Applications are invited for a one-year, non-teaching postdoctoral fellowship at Georgetown University beginning Fall 2014. The postdoctoral fellow will play an active role in the year-long John E. Sawyer Seminar titled "Critical 'Silk Road' Studies," funded by the Andrew W. Mellon Foundation and organized by Georgetown faculty members James Millward (Department of History, School of Foreign Service) and Michelle C. Wang (Department of Art and Art History). Applicants whose scholarly work addresses any of the geographical regions covered by the Silk Road, from ancient to contemporary, and represents any discipline in the humanities or social sciences are encouraged to apply. The fellow will be expected to attend all sessions of the Sawyer Seminar and to be an active participant in the Sawyer Seminar and University community. Additionally, the fellow is expected to pursue an active research agenda by making use of the resources of Georgetown University and the greater Washington, DC area. The goals of the seminar are to provide an interdisciplinary and interregional platform in order to investigate the invention and development of the concept of the Silk Road as well as its on-going impact, its potential and limitations for framing fields of academic inquiry, and even its role in policy-making. By inviting the participation of scholars representing research specializations ranging from ancient and modern history, art history, religious studies, literature, musicology, anthropology, archaeology, as well as foreign policy academics and practitioners in an interrogation and exploration of the notion of the Silk Road, the seminar will furthermore address the challenges of seeing beyond the chronological, regional, linguistic, and disciplinary compartmentalization of specialists in order to better understand the workings of the trans-Eurasian Silk Road as a broader phenomenon. For further information about the seminar, please visit silkroadseminar.georgetown.edu. Junior faculty and recent Ph.D. recipients are eligible to apply for the fellowship. Advanced graduate students with the Ph.D. in hand at the beginning of the fellowship will also be considered. The position offers an annual salary of $50,000 with benefits and office space. Applications consisting of a cover letter addressing research areas and interest in the Silk Road, CV, writing sample, and two letters of recommendation should be submitted through the following link: https://academicjobsonline.org/ajo/fellowship/3277. Faxed, emailed, or mailed applications will not be accepted. Questions regarding the online application system should be directed to Nicholas Starvaggi at firstname.lastname@example.org. Questions regarding the postdoctoral position should be directed to Yelizaveta Raykhlina at email@example.com. The deadline for applications is December 31, 2013, and the successful applicant will be notified by mid-April 2014.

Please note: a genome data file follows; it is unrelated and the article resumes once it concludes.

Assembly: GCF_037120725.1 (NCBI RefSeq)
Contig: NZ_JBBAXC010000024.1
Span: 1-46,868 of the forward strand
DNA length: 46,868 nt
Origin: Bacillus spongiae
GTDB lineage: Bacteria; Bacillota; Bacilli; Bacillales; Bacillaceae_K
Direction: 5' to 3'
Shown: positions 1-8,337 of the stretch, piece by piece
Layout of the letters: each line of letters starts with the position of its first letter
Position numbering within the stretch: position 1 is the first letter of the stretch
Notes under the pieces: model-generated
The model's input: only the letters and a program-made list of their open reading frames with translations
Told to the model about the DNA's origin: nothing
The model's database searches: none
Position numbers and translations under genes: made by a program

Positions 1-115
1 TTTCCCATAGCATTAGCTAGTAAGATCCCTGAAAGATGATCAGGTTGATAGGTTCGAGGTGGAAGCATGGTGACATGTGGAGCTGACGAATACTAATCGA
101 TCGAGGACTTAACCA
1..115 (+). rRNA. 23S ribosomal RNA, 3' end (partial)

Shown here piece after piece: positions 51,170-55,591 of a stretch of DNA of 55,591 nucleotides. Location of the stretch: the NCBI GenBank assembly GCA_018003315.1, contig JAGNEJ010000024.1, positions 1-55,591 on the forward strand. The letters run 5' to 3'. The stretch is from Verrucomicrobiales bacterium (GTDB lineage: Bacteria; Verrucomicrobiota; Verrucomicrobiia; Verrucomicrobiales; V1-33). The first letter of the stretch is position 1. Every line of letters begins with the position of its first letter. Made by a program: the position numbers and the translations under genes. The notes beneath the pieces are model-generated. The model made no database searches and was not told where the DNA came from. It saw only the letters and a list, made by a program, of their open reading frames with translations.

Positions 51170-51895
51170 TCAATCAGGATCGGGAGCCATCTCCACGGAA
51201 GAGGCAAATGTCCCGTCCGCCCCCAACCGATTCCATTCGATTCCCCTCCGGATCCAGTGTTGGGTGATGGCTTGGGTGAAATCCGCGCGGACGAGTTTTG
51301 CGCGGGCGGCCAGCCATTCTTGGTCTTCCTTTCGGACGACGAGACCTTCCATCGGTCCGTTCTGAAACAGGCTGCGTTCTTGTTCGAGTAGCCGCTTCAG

The Inter-University Center for Japanese Language Studies is pleased to announce a 10-month fellowship program for Ph.D. students in all fields of Japanese studies, generously sponsored by The Nippon Foundation. The Nippon Foundation Fellows Program at the IUC aims to provide the most promising young scholars with the deep linguistic and cultural knowledge needed to become leaders in their fields, and to foster strong collegial bonds and intellectual exchange among them and with their IUC senpai. Tuition: The Nippon Foundation fellows will receive a full tuition scholarship and a modest living stipend to attend the 10-Month Fellowship Program of the IUC in Yokohama. Eligibility: All applicants must be currently enrolled in a Ph.D. program, have a research focus on Japan, and an intention to pursue a career in academia upon completion of their doctoral degree. Applications: Available on line: http://stanford.edu/dept/IUC/documents.html. Deadline: December 13, 2013.